Steiner, meanwhile, told delegates that the world “is reading the signals that are appearing day by day” on the dangers of climate change, and that it is necessary to face up to this “drama” which is “developing in front of our very eyes”. Furthermore, he declared that “we have to convince our leaders, our public, and our business community, that if we wait and hesitate any longer, the implications for our societies, economies and global capacity to act collectively will be terrible”. Adding to this, Pulgar-Vidal underlined the importance of “sounding the alarm” on a global level about the need to undertake “ambitious” and “urgent” action to fight the impacts of climate change. “We cannot wait any longer, we need results”, Pulgar-Vidal said, adding that the effects of climate change that can be seen in phenomena such as natural disasters “are a consequence of States not having been responsible enough”.

Delegates at the Forum of Ministers of the Environment of Latin America and the Caribbean.

The Forum’s conclusion saw a declaration in which the participating members agreed to promote a programme of regional cooperation in areas of common interest related to climate change. The plan is to be designed and coordinated jointly by Mexico, in its role as the Forum’s host and current president, and by Peru, in its role as the host of this year’s COP20 summit, although it will also have the support and participation of the other countries taking part in the Los Cabos summit, along with that of UNEP.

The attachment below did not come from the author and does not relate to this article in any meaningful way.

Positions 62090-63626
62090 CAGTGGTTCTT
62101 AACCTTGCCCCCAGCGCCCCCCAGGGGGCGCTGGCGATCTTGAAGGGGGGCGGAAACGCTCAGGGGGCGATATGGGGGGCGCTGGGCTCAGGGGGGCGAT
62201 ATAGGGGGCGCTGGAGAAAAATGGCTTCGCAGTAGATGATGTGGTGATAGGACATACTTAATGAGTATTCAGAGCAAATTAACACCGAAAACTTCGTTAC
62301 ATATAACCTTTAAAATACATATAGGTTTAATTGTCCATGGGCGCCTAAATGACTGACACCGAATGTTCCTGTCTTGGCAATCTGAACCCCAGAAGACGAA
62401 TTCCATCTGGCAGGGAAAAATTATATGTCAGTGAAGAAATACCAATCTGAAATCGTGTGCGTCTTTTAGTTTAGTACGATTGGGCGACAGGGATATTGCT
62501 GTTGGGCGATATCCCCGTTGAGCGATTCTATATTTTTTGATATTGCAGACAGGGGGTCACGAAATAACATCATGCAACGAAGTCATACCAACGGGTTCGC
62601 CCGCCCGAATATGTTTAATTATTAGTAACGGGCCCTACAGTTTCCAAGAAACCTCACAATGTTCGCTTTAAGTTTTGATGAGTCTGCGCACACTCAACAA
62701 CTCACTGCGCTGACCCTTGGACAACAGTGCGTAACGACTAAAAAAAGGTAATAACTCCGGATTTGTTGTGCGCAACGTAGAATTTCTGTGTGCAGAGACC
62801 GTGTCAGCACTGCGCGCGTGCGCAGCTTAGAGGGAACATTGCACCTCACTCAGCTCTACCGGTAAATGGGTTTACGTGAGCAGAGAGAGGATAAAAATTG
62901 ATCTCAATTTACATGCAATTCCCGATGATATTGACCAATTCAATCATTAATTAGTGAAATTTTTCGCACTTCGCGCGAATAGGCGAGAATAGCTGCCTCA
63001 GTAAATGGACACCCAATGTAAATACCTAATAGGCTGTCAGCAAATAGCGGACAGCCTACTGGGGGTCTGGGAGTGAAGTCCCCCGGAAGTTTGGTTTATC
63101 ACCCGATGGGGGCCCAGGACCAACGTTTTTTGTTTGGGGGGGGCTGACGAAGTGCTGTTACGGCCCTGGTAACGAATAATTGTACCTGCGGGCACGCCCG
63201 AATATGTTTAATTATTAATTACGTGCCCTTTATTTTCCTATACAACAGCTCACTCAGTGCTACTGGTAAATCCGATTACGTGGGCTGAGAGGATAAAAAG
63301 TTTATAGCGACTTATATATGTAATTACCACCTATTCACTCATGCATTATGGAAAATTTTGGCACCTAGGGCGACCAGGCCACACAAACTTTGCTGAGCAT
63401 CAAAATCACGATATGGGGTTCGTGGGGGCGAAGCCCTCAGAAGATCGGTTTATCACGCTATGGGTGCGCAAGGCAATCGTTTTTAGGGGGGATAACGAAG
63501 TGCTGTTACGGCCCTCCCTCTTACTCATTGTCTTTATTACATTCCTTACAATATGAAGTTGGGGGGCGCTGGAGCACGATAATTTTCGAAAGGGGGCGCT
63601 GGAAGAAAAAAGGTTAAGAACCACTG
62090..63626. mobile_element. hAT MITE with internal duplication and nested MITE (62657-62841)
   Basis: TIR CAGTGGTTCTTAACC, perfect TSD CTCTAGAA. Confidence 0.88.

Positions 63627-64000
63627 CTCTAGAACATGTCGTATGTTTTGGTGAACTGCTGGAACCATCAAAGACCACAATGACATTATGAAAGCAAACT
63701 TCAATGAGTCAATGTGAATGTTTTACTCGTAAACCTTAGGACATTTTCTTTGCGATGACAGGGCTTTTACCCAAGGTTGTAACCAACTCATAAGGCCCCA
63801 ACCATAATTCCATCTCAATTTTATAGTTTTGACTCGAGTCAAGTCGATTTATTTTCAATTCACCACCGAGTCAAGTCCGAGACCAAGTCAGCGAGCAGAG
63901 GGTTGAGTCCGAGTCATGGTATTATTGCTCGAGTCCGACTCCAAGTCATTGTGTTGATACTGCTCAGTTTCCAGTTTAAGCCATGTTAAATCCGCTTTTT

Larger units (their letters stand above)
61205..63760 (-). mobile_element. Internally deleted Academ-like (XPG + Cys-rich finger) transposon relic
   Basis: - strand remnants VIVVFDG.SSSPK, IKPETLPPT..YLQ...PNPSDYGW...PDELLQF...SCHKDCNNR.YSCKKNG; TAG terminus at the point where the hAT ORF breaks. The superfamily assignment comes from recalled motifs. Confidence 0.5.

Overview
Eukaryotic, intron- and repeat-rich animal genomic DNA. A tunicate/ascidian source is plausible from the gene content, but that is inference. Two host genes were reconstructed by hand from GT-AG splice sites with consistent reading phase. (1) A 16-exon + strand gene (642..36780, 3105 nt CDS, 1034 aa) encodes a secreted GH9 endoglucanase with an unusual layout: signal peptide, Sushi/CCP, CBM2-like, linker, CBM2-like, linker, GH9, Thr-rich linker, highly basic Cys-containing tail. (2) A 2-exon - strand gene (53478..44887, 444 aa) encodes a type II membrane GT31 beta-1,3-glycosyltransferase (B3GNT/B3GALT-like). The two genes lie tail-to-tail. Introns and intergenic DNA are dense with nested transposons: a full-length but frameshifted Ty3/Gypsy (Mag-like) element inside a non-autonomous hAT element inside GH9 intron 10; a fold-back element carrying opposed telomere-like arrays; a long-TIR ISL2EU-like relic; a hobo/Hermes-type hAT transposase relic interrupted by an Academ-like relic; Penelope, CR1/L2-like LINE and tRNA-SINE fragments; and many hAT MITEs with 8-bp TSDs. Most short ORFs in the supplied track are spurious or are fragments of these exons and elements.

The programme will have the clear stated objective of “adopting actions against the consequences derived from the increasing frequency of extreme climatic events”, with the declaration stating that “the negative impacts of climate change in Latin America and the Caribbean affect the wellbeing and quality of life of its inhabitants, as well as its prospects of development”. The declaration also underlines the “urgency to pursue ambitious and immediate action, given the region’s high vulnerability to climatic phenomena, especially the small island states of the Caribbean”. Furthermore, the undersigning countries insisted on the need to carry out an “equitable, inclusive and sustainable development” of the region, for which “innovative visions, coordinated actions and solid initiatives for cooperation” will be needed. Speaking after the release of the declaration, Guerra Abud claimed that the exchange of experiences and ideas among the region’s countries “will allow us to strengthen public policy in these areas that are so fundamental to the wellbeing, economic growth and sustainable development of the region”.